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A lot of people are shipping Jack Frost and Elsa these days despite coming from different movies--Rise of the Guardians and Frozen, respectively--because of their similar abilities. The cool pair seems like they would make a match in frozen heaven and if we were whimsical, we would blame all this freezing weather to this icy couple. Whimsy aside, it’s important that we set our focus on how to keep warm in frigid temperatures and do it in a way that won’t be harmful to our environment. Pile on the Layers (clothing not fat) Putting on a jacket is always a good idea when it’s chilly outside. But the layering takes on a completely different level when you’re faced with below zero temperatures even when you’re just inside your home. It’s so tempting to just turn up the thermostat so you can immediately feel the toasty warmth slowly permeate the house. Cranking up the heat is an inviting idea but you won’t think so when your next energy bill arrives. The next best option you have a simple one--pile on as many layers of clothing as you can. I talked with my friend Amari from New York and she put on six layers of clothing and she was still cold. The number of layers depends on what works for you and this way, you can conserve energy by keeping your hand off the thermostat. Shut the Cold Out “Baby it’s cold outside,” croons the lyrics of a romantic winter song by Frank Loesser. And while this is an apt description for the freezing conditions outside, if you don’t take care in keeping the cold out, pretty soon you’ll be changing the lyrics to “Baby, it’s cold inside”. The cold has a way of sneaking up on you, whether it’s under the door or through barely there gaps that are almost unnoticeable. The point is, there should be no gaps. You have to fill in the gaps so that you can shut the cold out. A simple yet eco-friendly way of doing this is to make use of the things you already have to create draft dodgers of blockers. If you have very worn and ripped towels that you weren’t able to throw out yet, you can use them to fill in the space between the floor and the door. Make sure not only the doors but also vents are closed especially in rooms that are seldom used. If you shut out the cold, you will keep heat from escaping as well, which means that you won’t need to crank up the heat anymore. Use Alternative Energy We need energy to help generate heat in our homes to keep us warm. We also need it to help us fix hot meals that seem heavensent on particularly cold days. Energy is needed but to do it the green way, using alternative energy is better. While mother nature’s freezing breath casts a cold spell in whatever town or city you’re in, at least you have the energy you need to help generate the heat in the face of icy temperatures. There are alternative energy providers like Ambit Energy that can help you keep up with your green goals and at the same time keep you warm. If you haven’t tried alternative energy yet, you can browse through testimonials like this Ambit Energy review to give you an idea of why alternative energy is better for you and the environment.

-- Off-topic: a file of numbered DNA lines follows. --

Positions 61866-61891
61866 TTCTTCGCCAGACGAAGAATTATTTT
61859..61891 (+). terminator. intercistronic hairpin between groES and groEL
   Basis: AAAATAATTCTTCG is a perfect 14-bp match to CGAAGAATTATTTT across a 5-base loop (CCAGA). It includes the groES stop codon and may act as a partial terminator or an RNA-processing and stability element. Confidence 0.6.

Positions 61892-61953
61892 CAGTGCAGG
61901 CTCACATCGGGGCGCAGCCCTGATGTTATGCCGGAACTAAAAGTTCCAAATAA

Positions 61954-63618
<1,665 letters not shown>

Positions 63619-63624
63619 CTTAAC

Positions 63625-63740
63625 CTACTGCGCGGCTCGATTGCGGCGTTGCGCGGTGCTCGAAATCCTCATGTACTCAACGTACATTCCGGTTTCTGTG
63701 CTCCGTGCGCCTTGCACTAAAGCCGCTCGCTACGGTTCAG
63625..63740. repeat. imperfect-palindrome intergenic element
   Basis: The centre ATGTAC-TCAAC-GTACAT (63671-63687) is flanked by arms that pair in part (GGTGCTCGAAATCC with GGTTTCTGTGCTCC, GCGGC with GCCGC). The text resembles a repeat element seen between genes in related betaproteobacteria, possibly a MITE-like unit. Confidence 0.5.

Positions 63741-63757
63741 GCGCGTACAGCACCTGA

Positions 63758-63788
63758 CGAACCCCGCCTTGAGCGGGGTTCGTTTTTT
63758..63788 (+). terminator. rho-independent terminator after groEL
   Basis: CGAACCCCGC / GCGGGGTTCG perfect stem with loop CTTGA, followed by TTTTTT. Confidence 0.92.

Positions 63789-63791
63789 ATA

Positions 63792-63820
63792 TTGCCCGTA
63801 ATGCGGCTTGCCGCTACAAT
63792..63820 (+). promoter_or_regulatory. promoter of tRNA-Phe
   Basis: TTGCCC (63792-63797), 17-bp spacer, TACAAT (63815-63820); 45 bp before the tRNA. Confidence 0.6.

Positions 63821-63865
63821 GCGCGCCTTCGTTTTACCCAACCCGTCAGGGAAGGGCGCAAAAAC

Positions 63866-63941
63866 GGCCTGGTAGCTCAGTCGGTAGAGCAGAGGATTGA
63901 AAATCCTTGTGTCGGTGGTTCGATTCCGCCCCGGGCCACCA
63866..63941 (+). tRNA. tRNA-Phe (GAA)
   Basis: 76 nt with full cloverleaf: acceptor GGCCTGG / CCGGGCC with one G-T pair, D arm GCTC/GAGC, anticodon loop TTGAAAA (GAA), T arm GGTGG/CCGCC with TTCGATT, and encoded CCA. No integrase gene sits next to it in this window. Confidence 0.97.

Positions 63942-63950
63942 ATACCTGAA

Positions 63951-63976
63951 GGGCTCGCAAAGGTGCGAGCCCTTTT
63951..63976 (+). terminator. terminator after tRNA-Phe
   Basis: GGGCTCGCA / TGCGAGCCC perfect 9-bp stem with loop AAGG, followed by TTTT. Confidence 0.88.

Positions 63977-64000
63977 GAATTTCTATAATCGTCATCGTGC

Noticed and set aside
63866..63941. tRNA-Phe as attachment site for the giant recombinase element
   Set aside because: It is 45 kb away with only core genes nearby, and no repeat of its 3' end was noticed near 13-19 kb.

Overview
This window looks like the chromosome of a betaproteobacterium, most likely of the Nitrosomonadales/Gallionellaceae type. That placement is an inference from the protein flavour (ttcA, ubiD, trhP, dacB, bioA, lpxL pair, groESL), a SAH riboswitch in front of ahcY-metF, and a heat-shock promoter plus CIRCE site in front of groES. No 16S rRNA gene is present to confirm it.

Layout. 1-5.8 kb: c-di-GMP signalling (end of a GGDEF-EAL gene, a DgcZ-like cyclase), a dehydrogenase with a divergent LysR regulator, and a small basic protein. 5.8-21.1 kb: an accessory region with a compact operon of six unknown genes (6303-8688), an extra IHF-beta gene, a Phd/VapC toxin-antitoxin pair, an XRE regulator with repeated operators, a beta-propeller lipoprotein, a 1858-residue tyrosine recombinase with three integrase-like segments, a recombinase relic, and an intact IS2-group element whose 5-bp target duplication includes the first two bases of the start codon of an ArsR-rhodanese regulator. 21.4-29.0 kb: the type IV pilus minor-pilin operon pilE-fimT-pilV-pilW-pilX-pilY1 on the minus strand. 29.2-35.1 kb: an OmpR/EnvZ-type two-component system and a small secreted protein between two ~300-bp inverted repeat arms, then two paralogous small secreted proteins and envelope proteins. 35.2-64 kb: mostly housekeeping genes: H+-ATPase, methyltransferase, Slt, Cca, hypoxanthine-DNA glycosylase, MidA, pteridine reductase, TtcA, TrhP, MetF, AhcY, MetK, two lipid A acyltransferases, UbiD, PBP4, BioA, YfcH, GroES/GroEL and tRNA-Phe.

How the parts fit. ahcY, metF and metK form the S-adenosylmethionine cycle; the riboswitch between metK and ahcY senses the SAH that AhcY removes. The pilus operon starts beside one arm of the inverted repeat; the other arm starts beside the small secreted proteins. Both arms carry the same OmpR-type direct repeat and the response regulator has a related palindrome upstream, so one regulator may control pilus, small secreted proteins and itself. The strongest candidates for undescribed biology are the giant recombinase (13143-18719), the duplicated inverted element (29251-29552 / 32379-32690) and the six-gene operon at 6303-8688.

tiffycat posted a blog entry in tiffycat's BlogYou have a party to go to come weekend and so you take out your jewelry that you only wear on special occasions, only to realize that it has lost its sparkle. The once shining, shimmering accessory has become dull and you’re thinking that you need to head to the mall to buy some jewelry cleaner. But you don’t actually need to buy one because you can make your own jewelry cleaner at home. And the best part is, you can make sure it’s environmentally-friendly. Dishwashing Soap This is one reason why you don’t need to buy a chemical cleaner for your jewelry. It can even be found in your home. Dishwashing soap can clean more than just dishes. It can be used for your jewelry’s daily basic cleaning. It works well for pearl and turquoise to name a few gems. But you can test it with your other jewelry to see how well it cleans other types. All you have to do is fill a bowl with a couple of pumps from your dishwashing soap and warm water. Put your jewelry in and let it soak for a couple of minutes. After soaking, you can also try to scrub it gently with a small brush--like for mascara--so you can clean better. Pat dry after you’re done. Baking Soda My mother often used baking soda to clean our silverware. It took me a while to realize that it can be used to clean silver jewelry, too. The first thing you have to find is a cleaning cloth. You have to make sure that it’s non-abrasive so that it doesn’t scratch your jewelry while cleaning. Rub some baking soda on it and you can use it to polish your silver accessories. This cleaning method helps prevent tarnish. Cleaning diamond rings, however, are a different matter. You need to get a cup of hot water and mix in about one or two teaspoons of baking soda. Again you will need to soak in your rings for about a few minutes before you take them out. After which, you dry them using a damp cloth. There are other ways you can clean your jewelry in an eco-friendly way. Another method involves toothpaste and a toothbrush, but you have to make sure that your toothpaste is all natural. It should be free of all BPA, too. You can explore other ways of cleaning but it’s safe to do some research first before you do irreparable damage to your accessories. image from David Yurman